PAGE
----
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Parenting Children With Disabilities: Dilemma On Right To Education Versus Best Interest Of A Child, Kenya

Ciriaka Gitonga (PhD) Educational Psychologist, University of Embu, Kenya


Kenya has made great strides in implementing various legislations and policy frameworks for the attainment of the rights of children with disabilities. However, parenting a child with a disability remains daunting to many families. Parents, the primary duty bearers have the sole duty of ensuring holistic development of their children. They find themselves making decisions on behalf of their children from time to time. The legal frameworks require that those making decisions on behalf of children do so in the best interest of the child, yet the needs of a child with a disability are far more than those of a child without a disability. Parents have to maintain a balance between the educational needs of the child with a disability versus for other child/ren. It is here that the dilemma emerges, the right to education versus an inclusive education provision, since most schools are ill-prepared for children with disabilities. This paper examined the dilemma parents experience as they seek inclusive education provisions. A descriptive survey was used to examine the gaps existing within the various legal frameworks and parent’s awareness of the rights to education of children with disabilities. The results reveal that the rights of the children with disabilities in Kenya are aligned to the UN Convention on the Rights of Children; the parents of children with disabilities are least informed on the rights of their children to quality education, but most importantly, are unaware of the existence of key legal frameworks. As a result, parents experience varying degrees of the dilemma when seeking inclusive education. The paper recommends an extensive study on parents’ awareness of the rights of children with disabilities as duty bearers.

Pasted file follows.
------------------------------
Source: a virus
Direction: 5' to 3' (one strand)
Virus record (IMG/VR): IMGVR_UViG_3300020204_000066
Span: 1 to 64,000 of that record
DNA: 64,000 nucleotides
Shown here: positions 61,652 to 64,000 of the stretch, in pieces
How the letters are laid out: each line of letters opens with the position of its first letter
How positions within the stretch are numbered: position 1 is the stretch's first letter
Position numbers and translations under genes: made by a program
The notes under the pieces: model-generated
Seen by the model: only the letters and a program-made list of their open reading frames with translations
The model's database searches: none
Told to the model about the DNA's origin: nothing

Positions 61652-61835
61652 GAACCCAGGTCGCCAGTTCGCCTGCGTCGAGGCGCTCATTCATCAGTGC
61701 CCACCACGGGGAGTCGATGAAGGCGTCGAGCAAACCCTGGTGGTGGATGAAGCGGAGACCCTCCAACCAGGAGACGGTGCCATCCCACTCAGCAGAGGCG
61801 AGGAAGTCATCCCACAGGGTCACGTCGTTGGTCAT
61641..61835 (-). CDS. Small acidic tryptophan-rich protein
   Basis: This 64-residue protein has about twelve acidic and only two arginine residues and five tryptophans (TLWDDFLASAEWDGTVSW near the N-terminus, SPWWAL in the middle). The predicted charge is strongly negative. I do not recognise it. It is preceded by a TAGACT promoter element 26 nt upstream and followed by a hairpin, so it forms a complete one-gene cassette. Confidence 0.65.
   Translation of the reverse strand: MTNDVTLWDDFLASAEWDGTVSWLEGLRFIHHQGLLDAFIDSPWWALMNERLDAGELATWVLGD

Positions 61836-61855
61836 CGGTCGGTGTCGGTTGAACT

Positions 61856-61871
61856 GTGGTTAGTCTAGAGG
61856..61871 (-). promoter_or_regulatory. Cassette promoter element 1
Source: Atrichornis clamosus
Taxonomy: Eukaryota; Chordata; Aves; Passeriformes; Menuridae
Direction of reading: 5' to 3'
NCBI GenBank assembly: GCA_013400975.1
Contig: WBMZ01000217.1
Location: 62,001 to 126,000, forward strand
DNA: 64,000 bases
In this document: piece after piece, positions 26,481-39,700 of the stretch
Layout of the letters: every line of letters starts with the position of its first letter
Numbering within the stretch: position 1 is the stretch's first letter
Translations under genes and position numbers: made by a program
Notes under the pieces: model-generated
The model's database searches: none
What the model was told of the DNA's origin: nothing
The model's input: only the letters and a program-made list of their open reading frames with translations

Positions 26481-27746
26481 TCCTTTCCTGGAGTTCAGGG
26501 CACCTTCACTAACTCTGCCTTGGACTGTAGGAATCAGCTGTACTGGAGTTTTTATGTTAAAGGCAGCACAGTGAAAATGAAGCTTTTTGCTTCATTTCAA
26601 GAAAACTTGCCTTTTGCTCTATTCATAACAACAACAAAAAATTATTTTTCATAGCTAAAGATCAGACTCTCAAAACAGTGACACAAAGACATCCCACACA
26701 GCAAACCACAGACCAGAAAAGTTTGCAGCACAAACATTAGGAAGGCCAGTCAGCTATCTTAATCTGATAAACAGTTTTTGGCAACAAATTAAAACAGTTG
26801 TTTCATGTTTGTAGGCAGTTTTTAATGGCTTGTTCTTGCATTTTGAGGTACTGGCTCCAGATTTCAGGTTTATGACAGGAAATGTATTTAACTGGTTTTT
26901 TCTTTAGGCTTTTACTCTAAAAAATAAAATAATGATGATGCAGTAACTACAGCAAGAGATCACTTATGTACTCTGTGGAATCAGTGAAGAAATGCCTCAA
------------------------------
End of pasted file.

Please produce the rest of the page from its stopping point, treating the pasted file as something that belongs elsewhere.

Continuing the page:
Key Words: Children with disabilities; legal frameworks, parents, rights to education


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